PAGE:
RESTAURANT REVIEW : Hits With a History : Old favorites with proven records of serving good food at value prices keep bringing people back.

SPECIAL TO THE TIMES; <i> Max Jacobson reviews restaurants every Friday in Valley Life!</i>

In the Santa Clarita Valley, the recent population explosion has touched off a restaurant explosion. But three cheers for the old-timers. The new Thai, Italian and specialty restaurants don’t seem to have put so much as a dent in two of the area’s longtime favorites: Backwoods Inn and Saugus Cafe. They look as busy as ever, if not busier.

Backwoods Inn has been serving steaks and all the trimmings for 26 years, a more than respectable time by L. A. County standards. Enter the restaurant and you enter the ‘60s steakhouse world of Tiffany-style lamps, sawdust-covered floors, red velvet wallpaper, chilled highballs and charcoal-streaked red meat. Tastemakers would cry anachronism, but this crowd appears indifferent to trends. Come almost any night during the holidays and be prepared to wait.

Here’s one reason: Backwoods Inn may not serve the best steaks around, but they give value for the dollar. You get thick slabs of beef cooked on a charcoal broiler at prices that wouldn’t have been out of line in the early ‘70s.


Avoid the melted cheese on sourdough bread and get right down to business. Steaks and other entrees come with a choice of standard-issue salad or a homey soup of the day, perhaps a thick, white Boston clam chowder or a distinctly Mexican-inspired chicken vegetable soup.

With complete dinners, you also get a shot at the restaurant’s stuffed baked potato. I’ve never seen a baked potato quite like this one. Most of it has been scooped out of the skin, mixed with sour cream, cheese and onion, then returned to the potato shell for baking. The result is a bubbly, crusty creation with a strong onion flavor, a true original.

The best steak is probably the T-bone, mainly because the filet portion is ultra-tender. The rib eye is also tender, but the New York is a bit too tough, like the forgettable--although thick--top sirloin. If you’re not into beef, try the soft baby back pork ribs, fresh broiled salmon or swordfish. At dessert, the waitress presents a tray of cakes, all individually wrapped. At first we thought this bizarre, but when we tasted the cheesecake and custardy Boston cream pie, we got the point. These desserts are fresh and soft. Some of the steaks should be so tender.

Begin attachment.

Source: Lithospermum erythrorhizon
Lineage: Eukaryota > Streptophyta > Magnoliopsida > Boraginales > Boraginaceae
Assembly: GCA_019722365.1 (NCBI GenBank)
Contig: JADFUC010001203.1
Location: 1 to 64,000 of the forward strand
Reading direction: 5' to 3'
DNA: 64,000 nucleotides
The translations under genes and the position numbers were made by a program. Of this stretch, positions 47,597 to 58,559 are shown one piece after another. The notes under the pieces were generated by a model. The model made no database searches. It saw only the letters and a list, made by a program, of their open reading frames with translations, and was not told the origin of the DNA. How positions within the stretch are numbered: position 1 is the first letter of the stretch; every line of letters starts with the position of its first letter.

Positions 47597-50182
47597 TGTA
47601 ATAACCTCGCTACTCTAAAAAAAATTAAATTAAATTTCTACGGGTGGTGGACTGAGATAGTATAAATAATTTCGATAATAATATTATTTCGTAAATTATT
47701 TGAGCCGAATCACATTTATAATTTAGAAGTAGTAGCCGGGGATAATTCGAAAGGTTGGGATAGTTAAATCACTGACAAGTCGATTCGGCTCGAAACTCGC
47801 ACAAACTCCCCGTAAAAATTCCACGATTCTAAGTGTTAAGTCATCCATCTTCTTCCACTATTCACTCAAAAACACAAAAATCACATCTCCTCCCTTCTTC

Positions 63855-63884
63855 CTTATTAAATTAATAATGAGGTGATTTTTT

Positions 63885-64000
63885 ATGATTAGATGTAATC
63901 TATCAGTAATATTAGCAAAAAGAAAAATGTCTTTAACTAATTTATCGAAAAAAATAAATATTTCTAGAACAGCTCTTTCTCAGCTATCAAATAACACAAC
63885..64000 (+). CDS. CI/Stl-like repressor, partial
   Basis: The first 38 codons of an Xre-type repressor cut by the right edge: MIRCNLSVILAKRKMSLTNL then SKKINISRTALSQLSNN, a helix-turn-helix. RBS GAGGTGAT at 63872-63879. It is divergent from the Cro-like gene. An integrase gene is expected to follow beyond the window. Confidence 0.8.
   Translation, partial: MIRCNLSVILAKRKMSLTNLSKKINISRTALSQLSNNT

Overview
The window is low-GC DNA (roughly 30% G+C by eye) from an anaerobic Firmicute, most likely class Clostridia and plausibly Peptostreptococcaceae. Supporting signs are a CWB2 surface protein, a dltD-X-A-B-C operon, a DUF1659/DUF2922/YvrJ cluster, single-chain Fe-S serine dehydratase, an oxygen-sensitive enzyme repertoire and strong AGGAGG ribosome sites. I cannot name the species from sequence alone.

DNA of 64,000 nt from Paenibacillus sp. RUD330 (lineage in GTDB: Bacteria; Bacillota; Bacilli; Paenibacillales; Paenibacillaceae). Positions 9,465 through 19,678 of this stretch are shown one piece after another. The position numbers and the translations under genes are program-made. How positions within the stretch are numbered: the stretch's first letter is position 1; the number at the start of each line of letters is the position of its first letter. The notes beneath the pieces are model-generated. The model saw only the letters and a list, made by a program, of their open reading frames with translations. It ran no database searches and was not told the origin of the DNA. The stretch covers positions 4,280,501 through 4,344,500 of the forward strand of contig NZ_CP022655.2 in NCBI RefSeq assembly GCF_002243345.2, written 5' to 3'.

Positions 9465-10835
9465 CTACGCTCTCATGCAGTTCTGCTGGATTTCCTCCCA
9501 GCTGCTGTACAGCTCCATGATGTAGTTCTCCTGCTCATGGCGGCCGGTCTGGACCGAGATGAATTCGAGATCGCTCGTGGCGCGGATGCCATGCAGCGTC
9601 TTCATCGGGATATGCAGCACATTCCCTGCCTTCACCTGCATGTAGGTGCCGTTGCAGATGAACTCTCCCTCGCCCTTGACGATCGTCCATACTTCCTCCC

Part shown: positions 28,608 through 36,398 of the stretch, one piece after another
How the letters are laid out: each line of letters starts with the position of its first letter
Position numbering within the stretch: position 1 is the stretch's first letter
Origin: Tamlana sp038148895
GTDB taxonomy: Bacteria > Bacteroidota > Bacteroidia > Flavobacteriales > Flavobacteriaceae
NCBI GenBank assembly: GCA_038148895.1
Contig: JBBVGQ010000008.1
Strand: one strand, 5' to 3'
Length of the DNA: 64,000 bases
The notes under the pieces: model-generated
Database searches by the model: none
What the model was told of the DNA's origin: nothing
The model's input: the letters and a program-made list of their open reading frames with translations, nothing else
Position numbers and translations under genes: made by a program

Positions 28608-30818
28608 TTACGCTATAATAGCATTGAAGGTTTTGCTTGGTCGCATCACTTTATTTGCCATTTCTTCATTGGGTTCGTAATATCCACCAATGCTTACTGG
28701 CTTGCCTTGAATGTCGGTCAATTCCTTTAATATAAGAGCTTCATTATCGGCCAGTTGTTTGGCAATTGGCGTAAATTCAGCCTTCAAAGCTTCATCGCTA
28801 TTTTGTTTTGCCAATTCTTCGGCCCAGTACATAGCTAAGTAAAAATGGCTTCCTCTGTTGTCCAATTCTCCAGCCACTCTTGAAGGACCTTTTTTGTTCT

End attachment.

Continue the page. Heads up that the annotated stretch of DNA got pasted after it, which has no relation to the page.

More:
Saugus Cafe dates from 1887 and claims to be the oldest restaurant in the county. Read all about the history by picking up a laminated leaflet on your table titled, “Tales of the Saugus Cafe,” by Jerry Reynolds.

Today, after having had a score of owners, the restaurant is sort of a glorified coffee shop: one long counter, a few Bud signs, red-and-white checked curtains, vinyl booths, glass-topped tables with local business ads printed on paper underneath, pint-size jukeboxes filled with country music selections. Yahoo.

It’s not difficult to imagine this place jammed at breakfast, when blue-collar workers and local business people line up to eat homemade biscuits with sausage gravy, spicy omelets with chile verde and dense, impossibly sweet waffles laced with tiny bits of chocolate. But my favorite meal here is lunch. That’s when homemade soups such as turkey mushroom barley or vegetable beef come steaming to your table, gravies of assorted shades smother hot sandwiches, and you get to choose among the huge salads, many loaded with oily, crunchy croutons made on the premises. I defy anyone to leave hungry after a bout with the cafe’s tasty meatloaf sandwich with mashed potatoes or a barbecued pork sandwich. The small back room, in effect a bar and grill within a coffee shop, has a specials board where you’ll find all-American favorites such as Mom’s goulash or maybe lamb curry. The honey-dipped fried chicken is crisp and dependable, as are a dozen other entrees such as roast turkey with dressing or roast leg of pork.


Desserts consist mainly of pies baked for the cafe (they can be ordered with dinners for an extra charge) or a surprisingly good, free bread pudding, which the cafe itself makes from, among other things, leftover Danish pastries. I say ask for the bread pudding with a little whipped cream.



Location: Backwoods Inn, 17846 Sierra Highway, Canyon Country.

Suggested Dishes: T-bone steak, $13.50; rib eye steak, $13.95; half rack baby back ribs, $8.95; New York cheesecake, $3.25.

Hours: Lunch and dinner, 11 a.m. to 11 p.m. Monday to Thursday; 11 a.m. to 11:30 p.m. Friday to Saturday, 4 to 10:30 p.m. Sunday.

Price: Dinner for two, $26-$38. Full bar. Parking lot. MasterCard and Visa.

Call: (805) 252-5522.

Location: Saugus Cafe, 25861 San Fernando Road, Saugus.

Suggested Dishes: Hot meatloaf sandwich, $4.65; barbecued pork sandwich, $4.75; fried chicken dinner, $7.65; roast turkey dinner, $7.65.

Hours: Open for breakfast, lunch and dinner 24 hours daily.

Price: Lunch for two, $10-$16. Full bar. Self-parking in rear lot. MasterCard and Visa.

Call: (805) 259-7886.